Google Shopping for E-commerce: Improving Generic Searches Case Study
Do you know what products Google is featuring for generic searches in your shopping campaigns? We ran into an issue with generic searches for our client and after minor tweaks to the account, we were able to increase conversions by 12% in just 7 days.
Google Shopping Impressions
We noticed a pretty big difference in impressions on two products within the same category on a client’s account.
Because the number of impressions was high for the single product, we assumed the discrepancy was due to Google featuring this product for product-specific searches and the majority of generic searches. But to confirm our suspicions, we had to do some digging.
Analyzing Google Shopping Data To Optimize Your Campaign
So what metrics tell you that Google Shopping might be featuring the wrong product for generic searches? We took a look at three things:
- Clicks 1-2 products have way more clicks than the rest of the list.
- Impressions Top top 1-2 products had a huge difference in impressions.
- Conversion Rate the product with the most impressions had a conversion rate that was 10 points below the product with the best conversion rate in our ad group.
As an advertiser, you can see what ad groups are showing for what Google searches in a campaign. However, you only see an aggregate view of the data. Typically, you can’t take a deep dive and analyze to the individual product level.
However, we discovered a workaround that allowed us to see what product was showing for what terms.
How To Create A Custom Google Shopping Report For Product Level Analytics
In Merchant Center, in the upper right, click Reports > Reports.
Next, click +Custom to create a new custom table report.
Add the attributes, search term, keyword/placement and campaign type to your report
For Google Shopping campaigns, the “keyword/placement” attribute will populate with product data based on how you’ve structured your product groups within the campaigns.
If the lowest level of segmentation is your item ID, the “keyword/placement” attribute in this report will show the product’s item ID from your Google Shopping feed.
If the lowest level of segmentation in your campaign is a custom label, that custom label and the value you have set for that custom label will both appear in the “keyword/placement” column.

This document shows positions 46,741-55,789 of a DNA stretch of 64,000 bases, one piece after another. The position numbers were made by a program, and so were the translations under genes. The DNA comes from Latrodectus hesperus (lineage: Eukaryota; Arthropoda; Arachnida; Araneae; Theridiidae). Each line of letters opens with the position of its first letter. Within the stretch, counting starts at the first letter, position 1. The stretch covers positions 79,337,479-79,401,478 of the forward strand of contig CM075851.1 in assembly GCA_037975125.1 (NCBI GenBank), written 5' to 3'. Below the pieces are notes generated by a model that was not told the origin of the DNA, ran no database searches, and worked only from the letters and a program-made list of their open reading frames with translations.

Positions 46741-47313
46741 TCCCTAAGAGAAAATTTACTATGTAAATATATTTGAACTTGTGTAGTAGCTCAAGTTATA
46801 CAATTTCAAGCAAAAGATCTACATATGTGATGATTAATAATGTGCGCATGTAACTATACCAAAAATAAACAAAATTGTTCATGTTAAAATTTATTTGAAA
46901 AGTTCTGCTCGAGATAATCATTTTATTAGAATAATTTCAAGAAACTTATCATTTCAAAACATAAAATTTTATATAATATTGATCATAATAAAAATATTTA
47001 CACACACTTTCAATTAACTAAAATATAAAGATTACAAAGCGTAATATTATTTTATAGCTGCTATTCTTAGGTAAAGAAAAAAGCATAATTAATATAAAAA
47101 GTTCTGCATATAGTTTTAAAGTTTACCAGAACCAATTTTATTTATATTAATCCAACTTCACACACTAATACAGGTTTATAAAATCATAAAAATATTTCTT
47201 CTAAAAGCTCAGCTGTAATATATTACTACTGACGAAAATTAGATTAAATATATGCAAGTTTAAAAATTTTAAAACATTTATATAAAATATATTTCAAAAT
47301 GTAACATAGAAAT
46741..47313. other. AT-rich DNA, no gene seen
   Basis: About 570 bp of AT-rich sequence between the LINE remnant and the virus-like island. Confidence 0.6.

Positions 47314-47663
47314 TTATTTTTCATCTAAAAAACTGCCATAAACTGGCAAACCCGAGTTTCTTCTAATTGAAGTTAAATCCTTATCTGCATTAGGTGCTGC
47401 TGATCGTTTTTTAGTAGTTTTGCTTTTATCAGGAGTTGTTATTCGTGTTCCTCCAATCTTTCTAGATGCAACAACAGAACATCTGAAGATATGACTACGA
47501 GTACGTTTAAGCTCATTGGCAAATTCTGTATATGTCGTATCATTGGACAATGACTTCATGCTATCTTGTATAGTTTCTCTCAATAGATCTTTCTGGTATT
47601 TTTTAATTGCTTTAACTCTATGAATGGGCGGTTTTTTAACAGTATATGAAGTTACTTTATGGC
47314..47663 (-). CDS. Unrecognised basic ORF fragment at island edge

Filter the campaign type so that it only shows Shopping campaigns.
Add your desired metrics.
Pro Tip: For our client’s report, I used clicks, cost, click-through-rate, cost-per-click, conversion rate, and conversions.
Once you export your data you can add a custom filter for the generic term or terms you want to analyze.
Here we confirmed the hypothesis that Google was featuring the product with the lower conversion rate 70% of the time, while only featuring the higher converting product 20% of the time.
Google likely determined the most relevant product by analyzing click-through rates. A high click-through rate tells Google that the product is relevant to the user’s search.
Once a product begins to get a higher rate, a snowball effect happens and this single product soon becomes the favored product within your ad group. Unfortunately, that doesn’t necessarily correlate with conversions.
Because our client’s higher converting product is more relevant to the generic search term “dog tags,” we forced Google to choose that product over the underperforming product.
Small Changes Yield Big Results
To increase the visibility of the higher converting product, we went ahead and adjusted the product group bids for both products.
We slightly increased the bid on the higher converting product and slightly decreased the underperforming product. After that change, we had to monitor both cost per click and ROAS to make sure my changes didn’t dip into my client’s margin.
Pro Tip: Make sure spend is allocated to top-performing ads, ad groups or campaigns.
After only 7 days the entire campaign’s conversion rate increased by more than 12% and Google evened out how often it featured each product for generic searches.
Product Feed Optimization: Things To Keep In Mind
You may see a slight dip in the conversion rate of the higher-performing product. This is due to the fact that generic searches typically convert at a lower rate than product-specific searches.
Cost-per-click Changes And ROAS
Any changes made to cost-per-click can cause ROAS to decline. Fortunately, this is just a short-term dip and should bounce back with time as Google begins to show the new product more frequently. The snowball effect should start working in your favor. As this product gains a lower cost per click, ROAS will improve. It’s always a good idea to keep a close eye on these metrics.
If you are interested in starting a Google Shopping Campaign, check out these posts:
- Setting up Google Merchant Center
- Creating Shopping Campaigns
- Structuring Google Shopping Campaigns.
How Can AdShark Marketing Help?
Interested in learning how to optimize your Google Shopping Campaigns, but unsure where to start? Our experts are certified with Google and can manage your account on a daily basis
Contact us to set up an introductory call to understand your business goals and help you get started.
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